We survived two miserable Colorado summers without air conditioning before we got the technique of keeping the house cool (somewhat) mastered. When my cousin lamented on Facebook recently that their house was 82º at 10 AM, I asked if she’d like some tips on keeping it somewhat cool during the day without air conditioning, and before long, my simple list of tips exploded into a 1,100 word+ blog post.
Yes, there is a systematic process to keeping your Colorado home from getting hotter than the inside of an oven during the day. Yeah, you can do this or that for some marginal relief, but if you want to keep the house cool, it’s a multi-step process that must be followed for success.
Keeping the house cool is serious business, people. Roughly 2/3 of Colorado Springs homes don’t have an air conditioner for reasons I’ll never completely understand. If you want to install an air conditioner, I say go for it. We probably will someday, and you’ll probably get your money back when you sell it if you get a few bids and sell it during the summer months (crank up that AC for showings!), says my Realtor husband. Here’s more on the value of an air conditioner when reselling your home.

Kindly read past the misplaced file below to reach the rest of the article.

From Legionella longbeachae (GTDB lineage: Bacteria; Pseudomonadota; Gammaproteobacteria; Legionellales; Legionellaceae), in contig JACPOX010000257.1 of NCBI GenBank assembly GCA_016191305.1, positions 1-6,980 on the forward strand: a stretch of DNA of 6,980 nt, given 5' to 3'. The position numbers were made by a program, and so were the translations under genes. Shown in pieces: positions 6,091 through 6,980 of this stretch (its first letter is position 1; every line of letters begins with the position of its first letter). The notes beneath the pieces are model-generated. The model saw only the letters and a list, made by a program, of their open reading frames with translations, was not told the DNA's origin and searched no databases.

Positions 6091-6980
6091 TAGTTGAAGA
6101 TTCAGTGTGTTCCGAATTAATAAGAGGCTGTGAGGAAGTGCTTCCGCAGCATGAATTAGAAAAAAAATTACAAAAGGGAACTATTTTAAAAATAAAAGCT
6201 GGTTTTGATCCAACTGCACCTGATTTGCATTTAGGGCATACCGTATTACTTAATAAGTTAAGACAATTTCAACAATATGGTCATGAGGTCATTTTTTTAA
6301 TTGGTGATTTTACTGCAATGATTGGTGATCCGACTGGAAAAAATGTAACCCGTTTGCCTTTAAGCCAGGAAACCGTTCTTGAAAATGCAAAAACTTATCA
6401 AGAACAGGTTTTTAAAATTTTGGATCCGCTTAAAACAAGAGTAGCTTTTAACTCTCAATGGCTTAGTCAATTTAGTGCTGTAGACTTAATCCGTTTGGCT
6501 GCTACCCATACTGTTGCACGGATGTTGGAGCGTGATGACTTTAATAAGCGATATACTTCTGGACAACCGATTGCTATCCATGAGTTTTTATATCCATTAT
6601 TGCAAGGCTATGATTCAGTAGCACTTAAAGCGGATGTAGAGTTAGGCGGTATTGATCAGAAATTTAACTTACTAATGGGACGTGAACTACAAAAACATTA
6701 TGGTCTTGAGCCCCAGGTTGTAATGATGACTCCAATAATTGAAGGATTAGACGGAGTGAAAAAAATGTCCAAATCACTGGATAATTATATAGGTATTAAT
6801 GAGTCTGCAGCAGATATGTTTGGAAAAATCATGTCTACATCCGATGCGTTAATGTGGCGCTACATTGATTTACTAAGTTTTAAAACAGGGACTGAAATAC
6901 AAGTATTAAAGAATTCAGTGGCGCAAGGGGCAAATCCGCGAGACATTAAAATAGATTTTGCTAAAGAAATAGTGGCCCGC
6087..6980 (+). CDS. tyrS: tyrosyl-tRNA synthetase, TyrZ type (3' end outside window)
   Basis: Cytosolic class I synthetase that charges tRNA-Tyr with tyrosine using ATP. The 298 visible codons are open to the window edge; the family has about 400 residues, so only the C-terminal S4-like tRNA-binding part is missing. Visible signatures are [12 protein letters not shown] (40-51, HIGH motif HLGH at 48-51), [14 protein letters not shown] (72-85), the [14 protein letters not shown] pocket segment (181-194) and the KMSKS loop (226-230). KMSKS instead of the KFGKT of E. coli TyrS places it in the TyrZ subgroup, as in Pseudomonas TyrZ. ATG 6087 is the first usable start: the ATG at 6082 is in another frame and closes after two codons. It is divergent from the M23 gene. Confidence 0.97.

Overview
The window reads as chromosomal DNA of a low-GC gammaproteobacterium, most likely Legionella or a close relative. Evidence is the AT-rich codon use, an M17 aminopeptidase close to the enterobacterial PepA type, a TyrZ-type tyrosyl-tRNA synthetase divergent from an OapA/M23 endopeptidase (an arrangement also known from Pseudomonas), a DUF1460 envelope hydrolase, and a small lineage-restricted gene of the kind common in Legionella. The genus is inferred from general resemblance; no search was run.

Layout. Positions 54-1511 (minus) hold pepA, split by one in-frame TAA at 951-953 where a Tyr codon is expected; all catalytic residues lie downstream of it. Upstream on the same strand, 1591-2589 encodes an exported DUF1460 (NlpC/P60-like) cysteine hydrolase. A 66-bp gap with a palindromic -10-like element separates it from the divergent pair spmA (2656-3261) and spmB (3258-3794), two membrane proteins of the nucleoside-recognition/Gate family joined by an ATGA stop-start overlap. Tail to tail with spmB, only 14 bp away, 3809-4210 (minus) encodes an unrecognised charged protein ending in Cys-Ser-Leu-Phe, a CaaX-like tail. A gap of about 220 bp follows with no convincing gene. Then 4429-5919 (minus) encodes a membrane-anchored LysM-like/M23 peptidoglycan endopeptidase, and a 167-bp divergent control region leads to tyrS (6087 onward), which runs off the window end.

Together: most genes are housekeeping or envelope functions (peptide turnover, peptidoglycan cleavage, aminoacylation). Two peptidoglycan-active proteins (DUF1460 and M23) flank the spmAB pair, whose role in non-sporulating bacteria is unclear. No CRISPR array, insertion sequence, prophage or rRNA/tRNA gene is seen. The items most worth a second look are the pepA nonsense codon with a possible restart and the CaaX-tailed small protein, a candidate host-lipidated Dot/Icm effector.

But, if you aren’t in the place to install air conditioning and also aren’t one of those sweet little souls who says “Heat? Oh, it’s not bad, just turn on a ceiling fan and you’ll be so cool you’ll practically want to wear long sleeves!”, here’s what you need to do:
Go buy box fans for every window in your house.
OK, maybe not every window. But you’ll want several fans. I think at our peak, we had five for our 3 bedroom house. They run around $15 or so at Walmart or Target (and can sometimes be found on clearance at the end of summer).
Every day at 5 PM, start monitoring the temperature outside.
You are looking for the outdoor temperature to drop below the inside temperature. If we’re lucky and get an afternoon thunderstorm, it can cool off pretty quickly. However, if the storm comes too early in the afternoon, it will sometimes cool off and them warm back up, so watch this.
Once it’s cooler outside than it is inside, proceed to the next step:
Pull cold air in and push the hot air out.